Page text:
In his native Lenoir, North Carolina, Will Wallace, Jr. is a 1943 baseball star. It is said that his skills surpassed his father’s legendary baseball feats.
The mother of his high school sweetheart, Dena, disapproves of their romance and declares Will, a mere baseball player and lumberjack, to be beneath their social status. Dena, tenacious and a member of the second ever coed class at Charlotte, North Carolina’s Johnson C. Smith University, loves Will and in defiance, she rejects an educated suitor suggested by her mother.
Will joined the fight against America’s apartheid in baseball by accepting an invitation to play on an all-white team that was desperate to win and in need of his talents. Soon, the Ku Klux Klan teaches Will and the community baseball team a lesson in the status quo and attacks Will’s home. In the ensuing battle, Will suffers catastrophic losses.
Will’s father’s friend, a former Atlanta Crackers baseball player, devises for Will a clever escape from Klan pursuit and hides him in the U.S. Army. In her letters, Dena urges her baseball playing soldier to follow the writings of Langston Hughes, whose newspaper columns and books inspire Will to stand up for his dignity and fight for the right to fight Hitler’s war machine.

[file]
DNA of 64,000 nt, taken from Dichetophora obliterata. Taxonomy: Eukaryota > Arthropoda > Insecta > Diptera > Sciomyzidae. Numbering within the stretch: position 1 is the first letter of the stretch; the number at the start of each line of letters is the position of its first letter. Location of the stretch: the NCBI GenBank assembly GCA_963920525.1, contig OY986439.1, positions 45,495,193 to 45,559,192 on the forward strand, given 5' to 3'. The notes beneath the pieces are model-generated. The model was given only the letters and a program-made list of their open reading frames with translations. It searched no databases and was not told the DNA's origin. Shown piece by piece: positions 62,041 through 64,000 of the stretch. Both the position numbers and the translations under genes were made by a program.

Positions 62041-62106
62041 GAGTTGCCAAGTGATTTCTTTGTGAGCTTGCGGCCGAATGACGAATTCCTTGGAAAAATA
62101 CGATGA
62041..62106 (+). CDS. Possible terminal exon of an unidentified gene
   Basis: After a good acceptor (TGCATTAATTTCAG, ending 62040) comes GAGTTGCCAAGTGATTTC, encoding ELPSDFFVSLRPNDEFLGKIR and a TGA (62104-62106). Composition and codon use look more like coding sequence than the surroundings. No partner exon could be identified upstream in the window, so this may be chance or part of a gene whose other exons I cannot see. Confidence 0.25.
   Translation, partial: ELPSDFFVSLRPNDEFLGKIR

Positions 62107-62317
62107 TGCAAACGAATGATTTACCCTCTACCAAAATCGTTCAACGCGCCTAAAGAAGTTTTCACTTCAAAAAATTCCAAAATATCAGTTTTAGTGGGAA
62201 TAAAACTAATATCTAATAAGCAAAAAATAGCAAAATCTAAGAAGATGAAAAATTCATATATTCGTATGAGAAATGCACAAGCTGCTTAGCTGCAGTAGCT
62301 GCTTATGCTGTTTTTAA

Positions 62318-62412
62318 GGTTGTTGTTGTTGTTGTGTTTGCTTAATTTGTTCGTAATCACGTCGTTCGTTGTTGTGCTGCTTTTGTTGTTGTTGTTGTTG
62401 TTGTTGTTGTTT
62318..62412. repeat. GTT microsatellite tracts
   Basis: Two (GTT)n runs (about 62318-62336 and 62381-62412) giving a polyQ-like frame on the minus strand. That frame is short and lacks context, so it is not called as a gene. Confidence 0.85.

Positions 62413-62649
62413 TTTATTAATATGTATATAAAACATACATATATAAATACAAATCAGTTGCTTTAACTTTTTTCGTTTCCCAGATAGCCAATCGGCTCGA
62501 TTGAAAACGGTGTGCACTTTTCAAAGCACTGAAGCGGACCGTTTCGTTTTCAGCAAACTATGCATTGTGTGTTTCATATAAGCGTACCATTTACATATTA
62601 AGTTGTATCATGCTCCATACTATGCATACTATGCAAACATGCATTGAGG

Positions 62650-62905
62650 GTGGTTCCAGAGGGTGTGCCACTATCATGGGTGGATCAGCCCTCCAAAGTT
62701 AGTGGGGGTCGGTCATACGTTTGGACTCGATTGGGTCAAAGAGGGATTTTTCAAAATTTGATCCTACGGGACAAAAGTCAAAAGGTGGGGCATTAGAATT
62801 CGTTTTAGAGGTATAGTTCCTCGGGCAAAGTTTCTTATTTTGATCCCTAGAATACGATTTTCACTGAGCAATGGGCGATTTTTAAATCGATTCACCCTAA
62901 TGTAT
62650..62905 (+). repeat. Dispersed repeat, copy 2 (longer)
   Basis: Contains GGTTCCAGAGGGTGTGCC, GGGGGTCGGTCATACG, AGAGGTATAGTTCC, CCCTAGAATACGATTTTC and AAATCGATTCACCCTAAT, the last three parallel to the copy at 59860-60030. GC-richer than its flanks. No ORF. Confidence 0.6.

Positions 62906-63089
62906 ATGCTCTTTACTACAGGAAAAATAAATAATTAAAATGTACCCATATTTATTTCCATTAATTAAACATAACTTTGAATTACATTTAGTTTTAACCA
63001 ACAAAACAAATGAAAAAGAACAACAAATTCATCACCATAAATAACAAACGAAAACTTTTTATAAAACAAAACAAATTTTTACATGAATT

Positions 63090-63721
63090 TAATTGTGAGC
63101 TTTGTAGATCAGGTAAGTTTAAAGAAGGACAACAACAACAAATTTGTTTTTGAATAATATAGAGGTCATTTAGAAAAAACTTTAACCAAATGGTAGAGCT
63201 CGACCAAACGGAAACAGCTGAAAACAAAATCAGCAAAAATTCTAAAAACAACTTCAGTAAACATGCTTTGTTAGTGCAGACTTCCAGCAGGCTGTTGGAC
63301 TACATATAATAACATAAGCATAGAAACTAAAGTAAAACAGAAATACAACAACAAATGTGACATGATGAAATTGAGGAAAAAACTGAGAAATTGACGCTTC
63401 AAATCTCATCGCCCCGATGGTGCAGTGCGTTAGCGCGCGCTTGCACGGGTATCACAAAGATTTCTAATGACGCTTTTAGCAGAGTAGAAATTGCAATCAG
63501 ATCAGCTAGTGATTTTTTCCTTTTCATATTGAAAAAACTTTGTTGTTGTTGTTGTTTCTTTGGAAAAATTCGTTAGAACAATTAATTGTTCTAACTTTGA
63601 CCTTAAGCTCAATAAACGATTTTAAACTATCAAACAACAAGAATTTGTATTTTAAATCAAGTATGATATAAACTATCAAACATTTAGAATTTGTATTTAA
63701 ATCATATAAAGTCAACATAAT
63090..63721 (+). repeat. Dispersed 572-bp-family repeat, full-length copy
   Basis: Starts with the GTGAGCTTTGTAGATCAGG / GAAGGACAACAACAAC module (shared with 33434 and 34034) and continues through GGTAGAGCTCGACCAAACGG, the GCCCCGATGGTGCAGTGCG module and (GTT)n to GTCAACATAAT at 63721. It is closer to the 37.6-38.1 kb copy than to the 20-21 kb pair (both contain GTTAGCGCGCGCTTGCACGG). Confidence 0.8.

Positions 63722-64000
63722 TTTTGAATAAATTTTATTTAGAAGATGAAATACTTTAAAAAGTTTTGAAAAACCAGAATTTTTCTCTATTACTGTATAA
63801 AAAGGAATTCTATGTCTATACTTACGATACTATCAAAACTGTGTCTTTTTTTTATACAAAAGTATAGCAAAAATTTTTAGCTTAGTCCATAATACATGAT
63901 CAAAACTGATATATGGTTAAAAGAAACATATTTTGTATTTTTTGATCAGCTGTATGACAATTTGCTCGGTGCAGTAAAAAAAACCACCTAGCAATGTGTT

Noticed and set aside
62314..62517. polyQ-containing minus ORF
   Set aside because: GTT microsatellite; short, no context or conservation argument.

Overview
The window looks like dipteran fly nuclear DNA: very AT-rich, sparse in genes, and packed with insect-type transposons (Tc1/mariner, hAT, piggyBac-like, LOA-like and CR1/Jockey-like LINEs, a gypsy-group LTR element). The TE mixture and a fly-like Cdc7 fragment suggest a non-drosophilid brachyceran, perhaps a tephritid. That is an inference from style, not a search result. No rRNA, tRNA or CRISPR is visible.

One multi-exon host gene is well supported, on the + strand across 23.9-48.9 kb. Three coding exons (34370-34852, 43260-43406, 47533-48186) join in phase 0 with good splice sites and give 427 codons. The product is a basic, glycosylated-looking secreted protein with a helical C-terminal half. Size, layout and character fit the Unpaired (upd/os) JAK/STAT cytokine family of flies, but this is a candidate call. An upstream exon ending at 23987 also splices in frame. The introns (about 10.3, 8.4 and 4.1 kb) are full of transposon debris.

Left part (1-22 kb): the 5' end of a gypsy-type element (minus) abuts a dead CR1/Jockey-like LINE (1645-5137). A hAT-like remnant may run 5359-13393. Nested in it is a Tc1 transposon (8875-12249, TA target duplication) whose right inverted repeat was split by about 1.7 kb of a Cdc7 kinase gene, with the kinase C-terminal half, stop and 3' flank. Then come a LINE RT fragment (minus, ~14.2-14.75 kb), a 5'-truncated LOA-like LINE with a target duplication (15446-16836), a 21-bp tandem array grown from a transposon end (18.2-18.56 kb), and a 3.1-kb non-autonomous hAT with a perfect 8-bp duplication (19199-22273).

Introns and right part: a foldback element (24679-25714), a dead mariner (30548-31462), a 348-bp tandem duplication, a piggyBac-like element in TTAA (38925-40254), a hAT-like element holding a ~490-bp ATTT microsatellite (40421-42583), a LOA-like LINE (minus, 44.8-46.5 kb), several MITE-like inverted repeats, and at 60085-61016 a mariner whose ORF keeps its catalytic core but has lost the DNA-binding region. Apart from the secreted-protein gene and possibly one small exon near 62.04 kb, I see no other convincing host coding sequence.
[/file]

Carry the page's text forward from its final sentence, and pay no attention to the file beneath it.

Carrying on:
Will’s 366th Infantry Regiment’s first mission in Italy is keeping the pilots and planes of the 99th Fighter Squadron (Tuskegee Airmen) safe from enemy saboteurs while on the ground between aerial sorties. When Will fulfills his wish to fight against the Germans, he finds himself in intense combat that leaves him with flagging hope he will live to see Dena again.
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